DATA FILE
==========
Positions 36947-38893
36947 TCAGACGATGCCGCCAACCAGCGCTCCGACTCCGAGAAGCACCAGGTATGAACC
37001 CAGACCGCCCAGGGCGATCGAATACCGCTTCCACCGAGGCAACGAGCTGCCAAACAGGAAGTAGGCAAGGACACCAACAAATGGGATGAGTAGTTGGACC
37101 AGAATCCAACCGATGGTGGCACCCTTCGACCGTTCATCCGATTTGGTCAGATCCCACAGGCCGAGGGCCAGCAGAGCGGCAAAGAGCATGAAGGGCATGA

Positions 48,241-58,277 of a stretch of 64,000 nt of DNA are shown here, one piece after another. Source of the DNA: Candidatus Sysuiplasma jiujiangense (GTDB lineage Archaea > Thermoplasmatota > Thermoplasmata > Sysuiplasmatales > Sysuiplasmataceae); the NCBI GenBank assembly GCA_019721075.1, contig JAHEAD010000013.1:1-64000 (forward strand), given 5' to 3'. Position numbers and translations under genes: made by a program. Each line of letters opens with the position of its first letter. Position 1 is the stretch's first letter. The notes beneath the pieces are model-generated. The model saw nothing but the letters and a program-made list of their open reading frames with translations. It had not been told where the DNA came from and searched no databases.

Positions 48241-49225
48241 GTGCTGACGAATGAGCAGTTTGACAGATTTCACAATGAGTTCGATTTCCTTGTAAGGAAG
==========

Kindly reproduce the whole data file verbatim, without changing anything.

Positions 36947-38893
36947 TCAGACGATGCCGCCAACCAGCGCTCCGACTCCGAGAAGCACCAGGTATGAACC
37001 CAGACCGCCCAGGGCGATCGAATACCGCTTCCACCGAGGCAACGAGCTGCCAAACAGGAAGTAGGCAAGGACACCAACAAATGGGATGAGTAGTTGGACC
37101 AGAATCCAACCGATGGTGGCACCCTTCGACCGTTCATCCGATTTGGTCAGATCCCACAGGCCGAGGGCCAGCAGAGCGGCAAAGAGCATGAAGGGCATGA

Positions 48,241-58,277 of a stretch of 64,000 nt of DNA are shown here, one piece after another. Source of the DNA: Candidatus Sysuiplasma jiujiangense (GTDB lineage Archaea > Thermoplasmatota > Thermoplasmata > Sysuiplasmatales > Sysuiplasmataceae); the NCBI GenBank assembly GCA_019721075.1, contig JAHEAD010000013.1:1-64000 (forward strand), given 5' to 3'. Position numbers and translations under genes: made by a program. Each line of letters opens with the position of its first letter. Position 1 is the stretch's first letter. The notes beneath the pieces are model-generated. The model saw nothing but the letters and a program-made list of their open reading frames with translations. It had not been told where the DNA came from and searched no databases.

Positions 48241-49225
48241 GTGCTGACGAATGAGCAGTTTGACAGATTTCACAATGAGTTCGATTTCCTTGTAAGGAAG